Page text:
Urban Oasis in Gokulam is a modern building and is fully furnished with AC, beds, and sofas. I don’t have much to say about the place other than it was clean, well-maintained and guests were offered free breakfast on the terrace until 8am.

I moved into Anokhi Garden on my own, because Yousef’s trip had come to and end – he only stayed for 10 days. There are 3 rooms located on the ground floor of the guesthouse, and a studio on the 2nd floor. The only other thing up there is the roof, where all the laundry is hung out to dry! I stayed in the studio, not by choice, but because it was the only room available. It felt like I had a place all to myself. The studio is spacious and bright, with a living/dining area (I was told the other 3 rooms are smaller than the studio). The walls are yellowish and the floor is covered with colorful outdoor plastic rugs. The kitchen is huge and always busy during breakfast/brunch time. They don’t serve Indian food at the café. Typical items on the menu include eggs (omelet, scrambled, fried, etc…), bruschetta, vegan pancakes, French crepes, fruit salads, coffee, fresh mixed juices, a variety of home-made patisseries and jam. The owners of Anokhi Garden are two lovely French ladies, Marie and Flora. I only got to meet Marie, because Flora was traveling at the time. Marie is a very vibrant and active woman, as well as very helpful and knowledgeable about things to do/not to do in India. The ladies of Anokhi Garden will gladly help you plan your stay in India!

Month March – hot during the day, but cold at night.

In your suitcase When visiting India, travel light. I packed 2 pairs of flip-flops – a pair of old havainas and a pair of AED 25 flip-flops from Forever 2, a few classic harem pants to wear when I was out and about, leggings or crop yoga pants for practice, and tank tops. For our own safety and in respect of the Indian culture, women are advised to dress conservatively. I’d usually wear my yoga clothes underneath loose pants and a shawl to cover my shoulders and arms when walking in the street towards the shala. I also brought my iPad with me to stay connected with friends and family, my iPod, swim suits, and a few books: Anthony Kiedis’ autobiography ‘Scar Tissue’, by Larry Sloman was one of the books I was reading during my trip.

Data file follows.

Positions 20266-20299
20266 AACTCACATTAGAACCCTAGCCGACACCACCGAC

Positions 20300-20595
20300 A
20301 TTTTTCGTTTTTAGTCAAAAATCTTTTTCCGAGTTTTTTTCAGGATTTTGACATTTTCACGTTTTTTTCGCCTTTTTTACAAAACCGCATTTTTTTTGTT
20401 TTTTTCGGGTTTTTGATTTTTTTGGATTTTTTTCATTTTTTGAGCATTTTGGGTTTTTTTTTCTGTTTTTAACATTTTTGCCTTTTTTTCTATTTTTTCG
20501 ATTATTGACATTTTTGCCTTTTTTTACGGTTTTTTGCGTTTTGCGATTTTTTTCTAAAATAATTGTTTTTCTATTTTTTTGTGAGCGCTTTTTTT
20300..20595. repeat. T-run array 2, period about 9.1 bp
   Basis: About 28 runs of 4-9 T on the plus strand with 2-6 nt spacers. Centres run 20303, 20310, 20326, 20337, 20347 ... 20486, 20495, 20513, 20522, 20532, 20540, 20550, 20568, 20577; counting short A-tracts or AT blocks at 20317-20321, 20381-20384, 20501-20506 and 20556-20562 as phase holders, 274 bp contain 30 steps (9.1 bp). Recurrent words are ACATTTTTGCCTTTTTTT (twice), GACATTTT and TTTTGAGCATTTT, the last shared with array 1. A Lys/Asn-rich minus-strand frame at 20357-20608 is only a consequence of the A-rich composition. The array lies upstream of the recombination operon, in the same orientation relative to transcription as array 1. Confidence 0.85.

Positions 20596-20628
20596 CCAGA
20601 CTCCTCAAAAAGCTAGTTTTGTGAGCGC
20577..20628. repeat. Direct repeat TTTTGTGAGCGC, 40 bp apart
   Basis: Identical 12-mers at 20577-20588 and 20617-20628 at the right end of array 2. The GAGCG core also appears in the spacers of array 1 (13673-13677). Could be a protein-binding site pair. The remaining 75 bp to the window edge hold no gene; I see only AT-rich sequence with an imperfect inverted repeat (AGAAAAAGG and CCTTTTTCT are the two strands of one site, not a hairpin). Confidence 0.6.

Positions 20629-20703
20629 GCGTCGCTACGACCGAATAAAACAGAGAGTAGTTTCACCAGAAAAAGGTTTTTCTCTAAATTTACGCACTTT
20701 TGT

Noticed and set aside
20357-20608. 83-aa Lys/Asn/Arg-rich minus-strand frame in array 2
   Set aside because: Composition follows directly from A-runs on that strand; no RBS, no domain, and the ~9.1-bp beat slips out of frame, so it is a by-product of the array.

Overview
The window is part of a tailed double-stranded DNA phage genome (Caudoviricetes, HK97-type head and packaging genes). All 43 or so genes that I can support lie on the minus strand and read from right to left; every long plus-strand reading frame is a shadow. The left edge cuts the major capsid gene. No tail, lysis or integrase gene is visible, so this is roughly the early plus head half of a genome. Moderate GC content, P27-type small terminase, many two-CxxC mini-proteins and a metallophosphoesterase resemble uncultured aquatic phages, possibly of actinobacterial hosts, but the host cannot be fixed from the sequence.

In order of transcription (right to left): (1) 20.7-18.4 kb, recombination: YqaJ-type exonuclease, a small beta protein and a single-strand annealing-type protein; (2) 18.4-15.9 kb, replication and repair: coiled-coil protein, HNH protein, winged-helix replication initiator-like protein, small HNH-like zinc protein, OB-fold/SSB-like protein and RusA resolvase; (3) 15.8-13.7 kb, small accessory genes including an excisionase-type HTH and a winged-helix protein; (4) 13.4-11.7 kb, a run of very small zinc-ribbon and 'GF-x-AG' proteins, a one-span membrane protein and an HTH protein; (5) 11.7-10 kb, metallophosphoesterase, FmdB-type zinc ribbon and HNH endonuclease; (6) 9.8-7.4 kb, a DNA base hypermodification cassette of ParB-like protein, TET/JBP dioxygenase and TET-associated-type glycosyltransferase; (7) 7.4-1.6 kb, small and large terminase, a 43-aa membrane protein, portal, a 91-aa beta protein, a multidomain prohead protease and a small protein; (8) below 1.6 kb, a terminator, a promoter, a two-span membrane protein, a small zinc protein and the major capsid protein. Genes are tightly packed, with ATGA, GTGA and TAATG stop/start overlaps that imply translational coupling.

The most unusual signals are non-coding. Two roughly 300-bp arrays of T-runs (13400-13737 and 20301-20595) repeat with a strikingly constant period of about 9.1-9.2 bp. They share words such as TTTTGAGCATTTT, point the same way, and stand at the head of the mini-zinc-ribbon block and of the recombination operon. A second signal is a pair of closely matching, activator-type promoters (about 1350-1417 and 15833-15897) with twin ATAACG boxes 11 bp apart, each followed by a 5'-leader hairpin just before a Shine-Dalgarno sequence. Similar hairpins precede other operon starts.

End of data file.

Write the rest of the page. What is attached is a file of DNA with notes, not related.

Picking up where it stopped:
Dined at  I only ate Indian food while I was there, which is great for me because there are MANY vegetarian options in Indian cuisine. Besides, I am in India and I love Indian food. Why bother eating anything else? My favorite places to go to were Green Hotel on days off, Tina’s café during the week for authentic Punjabi home-cooked food brought to the café, and Anu’s for healthy and yummy home-cooked food. Last, but not least, Sixth Main – a restaurant that serves Indian food (North Indian and South Indian) from 1:00 to 3:00pm for lunch and from 6:00 to 7:00pm for dinner. Their vegetarian curries are delicious, and they make the best fresh (garlic/butter) naan I’ve ever had! I go there mainly for their moong dal (mung beans) and palak raita (spinach in yoghurt).

Shopped {Devaraja Market} Incense, essential/fragrance oils
{Silver Nest}Toe rings, OM pendant, and anything silver!
{Rashinkar} textiles (beautiful silk saris! I plan on buying one on my next trip), a bag for my yoga mat, silk scarfs. You can even get anything tailored at Rashinkar!
{Sapna} books. LOTS of cheap books.